The Access Chain: an inclusive design tool

Journey and arrival

How easy it is for people to get to a site is a major factor in determining whether they will visit or not. This sounds obvious, but this factor is often neglected in access planning. It is easy to dismiss many of these issues as outside the scope of access improvements to a site. However, the visitor experience relies on this link of the access chain being as strong as the rest.

The more choices people have in ways to reach your site, the more accessible it will be. Talk to your local public transport providers to look at ways of improving their services that connect to your site. Involve disability and access groups in these discussions. Things that may be improved include:

  • Making vehicles more accessible
  • Changing routes or timetables to make access more convenient, for instance running busses when most people want to visit the park, and ensuring there are busses when most people want to return home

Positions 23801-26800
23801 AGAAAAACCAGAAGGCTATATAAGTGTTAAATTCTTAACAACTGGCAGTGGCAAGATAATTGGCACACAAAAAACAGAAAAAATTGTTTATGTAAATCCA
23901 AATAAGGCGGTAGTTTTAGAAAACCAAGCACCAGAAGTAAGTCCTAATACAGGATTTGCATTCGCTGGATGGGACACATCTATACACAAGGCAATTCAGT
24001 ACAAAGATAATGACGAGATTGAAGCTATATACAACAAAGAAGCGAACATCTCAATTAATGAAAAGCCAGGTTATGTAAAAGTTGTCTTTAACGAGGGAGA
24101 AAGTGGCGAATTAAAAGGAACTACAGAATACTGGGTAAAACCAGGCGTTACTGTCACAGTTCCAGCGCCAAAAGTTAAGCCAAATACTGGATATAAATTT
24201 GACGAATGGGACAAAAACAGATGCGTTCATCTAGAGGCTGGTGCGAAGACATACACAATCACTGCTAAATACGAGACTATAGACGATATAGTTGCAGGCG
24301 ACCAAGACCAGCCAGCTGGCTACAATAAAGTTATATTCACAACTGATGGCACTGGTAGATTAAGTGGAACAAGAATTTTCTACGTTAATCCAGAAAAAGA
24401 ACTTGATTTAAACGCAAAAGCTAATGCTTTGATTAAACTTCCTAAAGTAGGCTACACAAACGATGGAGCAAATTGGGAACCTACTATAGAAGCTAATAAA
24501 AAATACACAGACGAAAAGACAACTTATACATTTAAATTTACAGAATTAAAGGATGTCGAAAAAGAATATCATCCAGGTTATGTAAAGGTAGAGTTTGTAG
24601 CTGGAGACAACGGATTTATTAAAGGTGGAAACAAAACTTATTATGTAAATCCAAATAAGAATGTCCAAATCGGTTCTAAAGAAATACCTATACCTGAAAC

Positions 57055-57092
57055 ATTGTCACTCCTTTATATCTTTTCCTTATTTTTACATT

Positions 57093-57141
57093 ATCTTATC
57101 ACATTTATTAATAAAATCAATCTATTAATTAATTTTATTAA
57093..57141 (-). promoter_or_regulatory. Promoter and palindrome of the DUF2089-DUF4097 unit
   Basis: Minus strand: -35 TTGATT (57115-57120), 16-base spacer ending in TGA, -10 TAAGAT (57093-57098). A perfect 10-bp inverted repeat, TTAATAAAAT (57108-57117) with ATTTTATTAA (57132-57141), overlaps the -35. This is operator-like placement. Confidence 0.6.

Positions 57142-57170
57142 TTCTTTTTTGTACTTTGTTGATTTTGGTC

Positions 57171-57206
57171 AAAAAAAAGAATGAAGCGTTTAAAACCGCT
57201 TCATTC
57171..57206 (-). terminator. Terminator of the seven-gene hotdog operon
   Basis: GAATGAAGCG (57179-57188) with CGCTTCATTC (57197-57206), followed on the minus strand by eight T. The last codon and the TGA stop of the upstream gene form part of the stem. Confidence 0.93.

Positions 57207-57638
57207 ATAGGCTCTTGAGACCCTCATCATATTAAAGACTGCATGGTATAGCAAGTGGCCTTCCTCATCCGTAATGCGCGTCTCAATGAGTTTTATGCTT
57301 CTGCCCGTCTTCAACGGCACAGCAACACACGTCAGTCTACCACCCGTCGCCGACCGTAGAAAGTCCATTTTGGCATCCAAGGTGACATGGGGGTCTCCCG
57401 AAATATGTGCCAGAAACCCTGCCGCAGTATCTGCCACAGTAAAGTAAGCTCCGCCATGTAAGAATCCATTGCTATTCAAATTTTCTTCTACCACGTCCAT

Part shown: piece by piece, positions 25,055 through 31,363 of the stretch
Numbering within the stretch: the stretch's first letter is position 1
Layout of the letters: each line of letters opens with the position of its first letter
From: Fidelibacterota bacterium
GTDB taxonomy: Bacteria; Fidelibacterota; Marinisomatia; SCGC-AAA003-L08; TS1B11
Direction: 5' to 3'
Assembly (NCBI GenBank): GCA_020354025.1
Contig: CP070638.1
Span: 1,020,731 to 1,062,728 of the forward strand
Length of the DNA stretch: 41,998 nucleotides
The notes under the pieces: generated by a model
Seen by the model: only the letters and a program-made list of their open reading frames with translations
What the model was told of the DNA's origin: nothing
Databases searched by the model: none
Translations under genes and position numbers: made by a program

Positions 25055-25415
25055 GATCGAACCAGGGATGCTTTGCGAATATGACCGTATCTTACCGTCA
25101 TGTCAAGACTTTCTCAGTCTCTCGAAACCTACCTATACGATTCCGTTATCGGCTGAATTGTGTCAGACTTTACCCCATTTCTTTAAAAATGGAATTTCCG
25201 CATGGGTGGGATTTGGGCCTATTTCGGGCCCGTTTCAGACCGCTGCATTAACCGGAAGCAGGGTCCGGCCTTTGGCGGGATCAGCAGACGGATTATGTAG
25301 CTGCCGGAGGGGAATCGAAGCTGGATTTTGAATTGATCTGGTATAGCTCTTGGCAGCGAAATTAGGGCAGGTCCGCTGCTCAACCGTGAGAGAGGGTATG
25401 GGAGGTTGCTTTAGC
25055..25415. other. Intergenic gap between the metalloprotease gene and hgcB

• Making timetables and route information available to potential visitors in accessible formats
  • Creating new bus stops at site entrances

Many disabled people rely on their cars to get about. Improvements in provision for disabled car users include:

  • Accessible car parking close to entrance
  • Drop off and pick up points close to the entrance
  • On large sites, consider allowing car access to parts of the site

There are other things that can be done to improve the arrival experience for visitors, such as:

  • Staff and volunteers on hand at entrances
  • Staff and volunteers trained in disability awareness
  • Staff and volunteers with extra skills such as Sign Language
  • Free entry for essential support workers, carers and companions
  • Wheelchairs available for loan

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For a more concise summary, download our Access Chain summary (pdf 378k). Also available as Access Chain text only version.